Demuth's portrait of a poet

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This zestful painting by American modernist Charles Demuth has achieved the dubious status of widespread familiarity. It has long been an icon of modern art. But confronted again head-on, "I Saw the Figure Five in Gold" startles you with its potent originality. It almost literally outshines and outmaneuvers any danger of its becoming a cliché. You might think about it absently as a well-worn part of art history. But to encounter it in its complex immediacy is to see what a dynamic invention it actually is.

The painting celebrates a poem. It is also sometimes described as a kind of portrait of the writer of the poem, William Carlos Williams. There are references to Williams in the painting that are like a subtext. Demuth even placed the poet's initials alongside his own. The poem is called "The Great Figure" and begins: "Among the rain/ and lights/ I saw the figure 5/ in gold/ on a red/ firetruck...." It is an Imagist poem, intended to have the objectivity of a painting. It captures a brief experience. (Williams described the moment also in his autobiography.) The poem is short, not narrative. Like a haiku, it is meant to be as instant and momentary as a procession of words can be. "Now," not a passage through time.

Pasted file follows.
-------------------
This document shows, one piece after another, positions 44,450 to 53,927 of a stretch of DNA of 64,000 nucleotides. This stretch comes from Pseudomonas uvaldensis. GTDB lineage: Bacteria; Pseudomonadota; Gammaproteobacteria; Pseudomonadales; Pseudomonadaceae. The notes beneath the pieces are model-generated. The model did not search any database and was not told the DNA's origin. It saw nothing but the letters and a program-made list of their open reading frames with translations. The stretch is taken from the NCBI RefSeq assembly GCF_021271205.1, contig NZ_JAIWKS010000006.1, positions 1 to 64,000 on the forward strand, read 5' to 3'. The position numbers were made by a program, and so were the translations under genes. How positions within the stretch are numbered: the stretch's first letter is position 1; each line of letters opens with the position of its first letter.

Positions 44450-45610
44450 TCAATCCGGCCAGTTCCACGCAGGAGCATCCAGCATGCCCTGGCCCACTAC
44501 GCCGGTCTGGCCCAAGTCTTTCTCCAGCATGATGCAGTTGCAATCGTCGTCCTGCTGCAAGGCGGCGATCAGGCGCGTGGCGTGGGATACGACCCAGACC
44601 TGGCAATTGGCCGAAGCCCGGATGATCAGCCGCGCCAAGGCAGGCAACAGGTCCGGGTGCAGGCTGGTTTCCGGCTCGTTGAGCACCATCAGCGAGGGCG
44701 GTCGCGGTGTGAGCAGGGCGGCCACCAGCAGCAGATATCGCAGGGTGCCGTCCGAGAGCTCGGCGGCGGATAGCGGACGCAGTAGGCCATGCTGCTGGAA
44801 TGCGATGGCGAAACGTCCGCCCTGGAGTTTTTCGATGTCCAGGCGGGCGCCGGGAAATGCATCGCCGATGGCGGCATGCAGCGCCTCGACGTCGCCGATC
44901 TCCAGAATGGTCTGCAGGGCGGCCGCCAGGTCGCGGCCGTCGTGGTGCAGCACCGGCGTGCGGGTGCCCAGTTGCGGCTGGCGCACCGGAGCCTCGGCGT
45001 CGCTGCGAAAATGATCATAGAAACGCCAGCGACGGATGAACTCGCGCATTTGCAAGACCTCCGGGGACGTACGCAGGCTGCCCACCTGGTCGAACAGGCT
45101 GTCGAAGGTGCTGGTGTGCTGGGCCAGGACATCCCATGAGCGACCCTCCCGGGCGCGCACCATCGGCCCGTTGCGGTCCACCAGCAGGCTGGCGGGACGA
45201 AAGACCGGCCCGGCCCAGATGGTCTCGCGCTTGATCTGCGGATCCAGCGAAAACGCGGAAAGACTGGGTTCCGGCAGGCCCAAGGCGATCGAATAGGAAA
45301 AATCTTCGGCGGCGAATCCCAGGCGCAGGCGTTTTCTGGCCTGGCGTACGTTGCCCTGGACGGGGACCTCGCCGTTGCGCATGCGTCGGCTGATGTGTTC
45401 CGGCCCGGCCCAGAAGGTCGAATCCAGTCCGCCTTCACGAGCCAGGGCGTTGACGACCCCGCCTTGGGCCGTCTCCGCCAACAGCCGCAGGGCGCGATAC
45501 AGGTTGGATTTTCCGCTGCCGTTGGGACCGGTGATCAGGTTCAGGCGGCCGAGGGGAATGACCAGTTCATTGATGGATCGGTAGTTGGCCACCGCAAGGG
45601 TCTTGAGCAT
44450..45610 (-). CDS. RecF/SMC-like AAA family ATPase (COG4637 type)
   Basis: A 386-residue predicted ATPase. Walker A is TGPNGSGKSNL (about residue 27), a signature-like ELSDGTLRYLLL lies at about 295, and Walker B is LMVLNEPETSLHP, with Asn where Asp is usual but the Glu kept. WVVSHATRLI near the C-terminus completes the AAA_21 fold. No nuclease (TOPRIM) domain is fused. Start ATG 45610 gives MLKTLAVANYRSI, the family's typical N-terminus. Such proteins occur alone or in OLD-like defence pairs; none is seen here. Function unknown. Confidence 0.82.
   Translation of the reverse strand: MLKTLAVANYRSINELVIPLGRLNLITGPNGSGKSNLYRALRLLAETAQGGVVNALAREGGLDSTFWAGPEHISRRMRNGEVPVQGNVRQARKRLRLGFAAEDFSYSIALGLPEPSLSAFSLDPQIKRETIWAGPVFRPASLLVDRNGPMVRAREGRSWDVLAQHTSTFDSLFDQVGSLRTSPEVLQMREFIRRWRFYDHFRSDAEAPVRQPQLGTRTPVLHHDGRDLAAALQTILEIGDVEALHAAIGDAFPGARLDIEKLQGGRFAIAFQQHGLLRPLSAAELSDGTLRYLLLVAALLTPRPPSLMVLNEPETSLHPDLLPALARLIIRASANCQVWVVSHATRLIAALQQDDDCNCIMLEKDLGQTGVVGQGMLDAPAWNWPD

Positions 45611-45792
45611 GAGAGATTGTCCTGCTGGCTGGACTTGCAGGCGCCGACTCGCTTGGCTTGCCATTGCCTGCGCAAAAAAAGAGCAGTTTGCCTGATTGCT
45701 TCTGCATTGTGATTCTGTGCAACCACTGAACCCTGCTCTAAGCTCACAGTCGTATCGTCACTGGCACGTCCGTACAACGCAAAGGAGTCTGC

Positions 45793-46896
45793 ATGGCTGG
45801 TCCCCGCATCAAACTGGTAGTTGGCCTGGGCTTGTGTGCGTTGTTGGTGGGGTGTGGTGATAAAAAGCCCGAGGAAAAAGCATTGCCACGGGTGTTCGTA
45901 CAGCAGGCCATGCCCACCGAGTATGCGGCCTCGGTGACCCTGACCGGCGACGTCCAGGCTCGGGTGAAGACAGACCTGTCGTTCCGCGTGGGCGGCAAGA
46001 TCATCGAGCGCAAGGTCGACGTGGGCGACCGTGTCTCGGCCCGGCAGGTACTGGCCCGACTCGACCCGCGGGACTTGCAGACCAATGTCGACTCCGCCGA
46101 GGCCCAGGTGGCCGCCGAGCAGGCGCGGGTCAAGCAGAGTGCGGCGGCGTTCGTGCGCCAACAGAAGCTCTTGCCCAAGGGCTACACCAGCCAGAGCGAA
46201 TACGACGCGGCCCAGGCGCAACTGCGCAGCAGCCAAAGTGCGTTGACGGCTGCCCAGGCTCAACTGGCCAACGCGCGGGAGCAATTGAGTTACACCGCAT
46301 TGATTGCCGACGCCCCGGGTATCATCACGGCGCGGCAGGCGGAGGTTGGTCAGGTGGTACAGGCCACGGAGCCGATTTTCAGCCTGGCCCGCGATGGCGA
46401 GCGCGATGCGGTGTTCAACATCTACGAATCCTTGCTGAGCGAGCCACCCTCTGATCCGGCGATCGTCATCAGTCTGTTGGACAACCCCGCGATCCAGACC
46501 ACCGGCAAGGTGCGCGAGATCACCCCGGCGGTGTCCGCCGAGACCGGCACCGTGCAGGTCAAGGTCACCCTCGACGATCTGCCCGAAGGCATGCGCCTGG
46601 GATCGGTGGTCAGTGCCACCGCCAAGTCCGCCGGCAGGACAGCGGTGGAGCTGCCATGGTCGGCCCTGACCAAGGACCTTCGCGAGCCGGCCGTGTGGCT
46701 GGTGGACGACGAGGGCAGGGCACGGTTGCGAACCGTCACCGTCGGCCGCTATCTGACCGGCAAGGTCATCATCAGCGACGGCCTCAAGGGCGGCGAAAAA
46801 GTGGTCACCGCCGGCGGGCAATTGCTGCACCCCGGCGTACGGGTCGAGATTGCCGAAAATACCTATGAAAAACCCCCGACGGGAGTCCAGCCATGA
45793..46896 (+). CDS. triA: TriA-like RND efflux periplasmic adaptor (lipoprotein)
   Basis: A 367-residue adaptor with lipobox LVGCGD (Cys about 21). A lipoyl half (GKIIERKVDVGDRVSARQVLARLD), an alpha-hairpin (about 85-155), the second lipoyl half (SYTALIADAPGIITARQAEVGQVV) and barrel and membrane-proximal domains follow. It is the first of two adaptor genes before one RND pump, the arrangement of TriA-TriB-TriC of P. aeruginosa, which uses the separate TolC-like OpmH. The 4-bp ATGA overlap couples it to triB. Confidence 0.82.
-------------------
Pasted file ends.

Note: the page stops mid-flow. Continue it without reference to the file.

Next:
Demuth's painting is not an illustration of the words. It is not like a picture in a book that provides a pictorial equivalent to an episode in the story. But Williams's spontaneous vision of the figure 5 does determine the painting's dominating, magical image. A numeral is a graphic symbol, and only has two dimensions. To use this as the subject of a painting, while its realistic context – the fire engine – is relegated to the background, was surprising and original.

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Signs on buildings were features of the industrial world that had previously found their way into paintings by Demuth, but the golden "5" is not just part of a picture. Repeatedly enlarged as if it is, of itself, a forward momentum, it surges toward the viewer until it seems about to burst into our space. It is the painting.

• 'The Great Figure,' by William Carlos Williams, is from 'Collected Poems: 1909-1939, Vol. 1,' 1938 by New Directions Publishing Corp. Used with permission.

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